Natural gas pipeline giant Kinder Morgan (KMI -1.67%) surprised the market when it unveiled its new way forward along with reporting second-quarter results after the market closed on Wednesday. Given the stock's 5% pop by midday Thursday, it's clear that investors were thrilled to see that the company intends on increasing the dividend 60% next year and by another 25% annually in 2019 and 2020. They also loved the fact that the company plans to buy back $2 billion of its shares, which amounts to as much as 5% of its outstanding stock given how embarrassingly cheap it is these days even after the post-earnings pop. That said, because all the focus was on the future increase in cash heading back to shareholders, it's likely that you missed some important things in that report. Here are three that you won't want to overlook.
Its underlying operations remain rock-solid
One of the reasons Kinder Morgan can start sending more cash to investors next year is due to the overall stability of the cash flow its assets generate. That operational strength was on full display during the second quarter. CEO Steve Kean noted this in the company's earnings release by saying that "Our operational performance was once again resilient, putting us slightly ahead of guidance for the quarter." That's a repeat performance from the first three months when the company also came in slightly ahead of its budget. It is worth noting that the pipeline giant still expects to end the year right on budget due to the timing of some sustaining capital expenses, which positively impacted results during the first half of the year but will have the opposite effect on the back half of the year.
Volumes are improving for the most part
One of the contributors to the company's solid quarter was an improvement in volumes across most of its segments. For example, transportation volumes in its natural gas pipeline segment were up 3% year over year thanks in part to an 8% spike in export volumes heading to Mexico. That's worth noting since the company sees Mexico as being an important growth driver in the future given that the country's imports from the U.S. are expected to rise 55% by 2021, according to a forecast from Wood Mackenzie, a respected industry research firm. Kinder Morgan also benefited from 2.2% increase in refined product volumes, 14% higher NGL volumes, and a slight rise in crude oil volumes.
The only real weak spot was a 12% decline in natural gas volumes gathered directly from the well head. While the company noted that volumes in the Bakken rose, those in the Haynesville and Eagle Ford fell. However, Kinder Morgan's management noted on the accompanying conference call that they saw volumes flattening out to slightly recovering in the key production basins as drillers ramp up activities in response to higher commodity prices this year. Those growing volumes are noteworthy for two reasons: It fills up the capacity on the company's existing system and should eventually lead to more expansion opportunities.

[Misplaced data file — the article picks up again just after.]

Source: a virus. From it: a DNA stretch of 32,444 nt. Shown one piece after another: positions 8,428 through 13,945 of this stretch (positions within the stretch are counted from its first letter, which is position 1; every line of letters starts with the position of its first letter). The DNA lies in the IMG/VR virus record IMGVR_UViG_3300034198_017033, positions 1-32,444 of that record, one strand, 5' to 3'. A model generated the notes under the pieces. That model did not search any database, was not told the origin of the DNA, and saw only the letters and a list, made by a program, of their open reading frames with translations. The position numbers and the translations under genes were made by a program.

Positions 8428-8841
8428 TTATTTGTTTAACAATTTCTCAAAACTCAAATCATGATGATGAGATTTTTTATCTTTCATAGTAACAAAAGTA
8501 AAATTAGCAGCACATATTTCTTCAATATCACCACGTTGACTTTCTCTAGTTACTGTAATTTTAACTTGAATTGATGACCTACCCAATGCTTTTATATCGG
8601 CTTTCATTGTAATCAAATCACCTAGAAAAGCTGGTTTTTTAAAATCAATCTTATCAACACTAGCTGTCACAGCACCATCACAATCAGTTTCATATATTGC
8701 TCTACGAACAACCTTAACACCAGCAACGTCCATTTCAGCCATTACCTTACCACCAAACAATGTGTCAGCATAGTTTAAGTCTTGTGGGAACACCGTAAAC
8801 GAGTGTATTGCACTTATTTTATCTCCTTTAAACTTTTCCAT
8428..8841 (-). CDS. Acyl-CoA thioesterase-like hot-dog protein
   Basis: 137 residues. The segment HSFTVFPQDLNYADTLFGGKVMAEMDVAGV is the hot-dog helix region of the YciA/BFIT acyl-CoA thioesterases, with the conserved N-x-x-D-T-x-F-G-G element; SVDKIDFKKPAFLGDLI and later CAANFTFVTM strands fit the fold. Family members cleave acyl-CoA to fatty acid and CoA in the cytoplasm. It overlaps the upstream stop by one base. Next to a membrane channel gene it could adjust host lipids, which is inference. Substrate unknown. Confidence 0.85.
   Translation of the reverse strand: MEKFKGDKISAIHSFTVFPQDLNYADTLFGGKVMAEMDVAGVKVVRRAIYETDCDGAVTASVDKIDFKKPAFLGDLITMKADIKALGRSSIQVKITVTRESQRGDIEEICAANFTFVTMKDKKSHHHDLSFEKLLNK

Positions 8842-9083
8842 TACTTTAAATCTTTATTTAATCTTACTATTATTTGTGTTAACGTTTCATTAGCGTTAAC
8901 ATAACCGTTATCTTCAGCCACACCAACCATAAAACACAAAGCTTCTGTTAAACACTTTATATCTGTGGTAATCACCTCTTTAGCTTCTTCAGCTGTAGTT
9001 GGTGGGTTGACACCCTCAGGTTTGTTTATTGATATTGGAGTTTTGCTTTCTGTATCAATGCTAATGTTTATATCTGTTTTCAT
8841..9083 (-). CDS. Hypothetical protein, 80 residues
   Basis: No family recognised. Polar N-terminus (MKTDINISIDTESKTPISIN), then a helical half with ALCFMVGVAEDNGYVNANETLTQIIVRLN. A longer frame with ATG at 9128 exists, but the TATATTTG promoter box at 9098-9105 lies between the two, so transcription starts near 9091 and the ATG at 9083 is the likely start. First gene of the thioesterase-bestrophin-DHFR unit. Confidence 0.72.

The backlog grew, and there's more on the way
That's just what happened during the quarter. Kinder Morgan noted that its capital project backlog expanded from $11.7 billion at the end of the first quarter to $12.2 billion at the end of the second, even after factoring in new assets recently placed into service. The additional projects came from both its natural gas pipeline and carbon dioxide segments. One of the drivers of the natural gas pipeline expansions stems from the company's ability to secure 280 billion cubic feet per day (Bcf/d) of additional long-term firm transportation agreements during the quarter, bringing its year-to-date total to 680 Bcf/d. While some of these commitments represent previously unsold capacity, others created new expansion opportunities for Kinder Morgan to expand its existing network as evidenced by the new projects.
The backlog could grow even larger later this year if the company moves forward with its 1.8 Bcf/d Gulf Coast Express project, which it's developing in partnership with DCP Midstream (DCP). Kinder Morgan noted that while it's not putting the project in the backlog just yet, it's making real progress in turning shipper interest into firm commitments. Given the rumored price tag of more than $1 billion for the project, it could be a needle-mover for Kinder Morgan and DCP Midstream should it enter service in 2019 as hoped.
Meanwhile, Kinder Morgan also noted that it's receiving strong interest for a potential capacity expansion of its EPNG system, which it could expand by as much as 920 Bcf/d due in part to rising supplies from the Permian Basin and increasing natural gas demand from Mexico. This project has the potential to generate excellent returns since it's an expansion of an existing system instead of a new development like Gulf Coast Express.
Getting back to business as usual
While the focus of investors this quarter will likely be on the increase in cash heading their way starting next year, they shouldn't miss the reason Kinder Morgan is opening up the floodgates. Fueling the decision is the rock-solid stability of the company's underlying asset base, which continues to crank out more than $1 billion dollars in cash flow each quarter. Furthermore, thanks to an improvement in market conditions, volumes flowing through its systems are on the upswing, which should push that cash flow higher in future quarters, especially as it captures more expansion opportunities.
In other words, after nearly two years of fretting about the future, this quarter shows that Kinder Morgan is finally getting back to the steady growth company it used to be. That growth, along with the buyback and rising dividend, could be just the catalysts to push the stock's valuation closer to where its peers trade.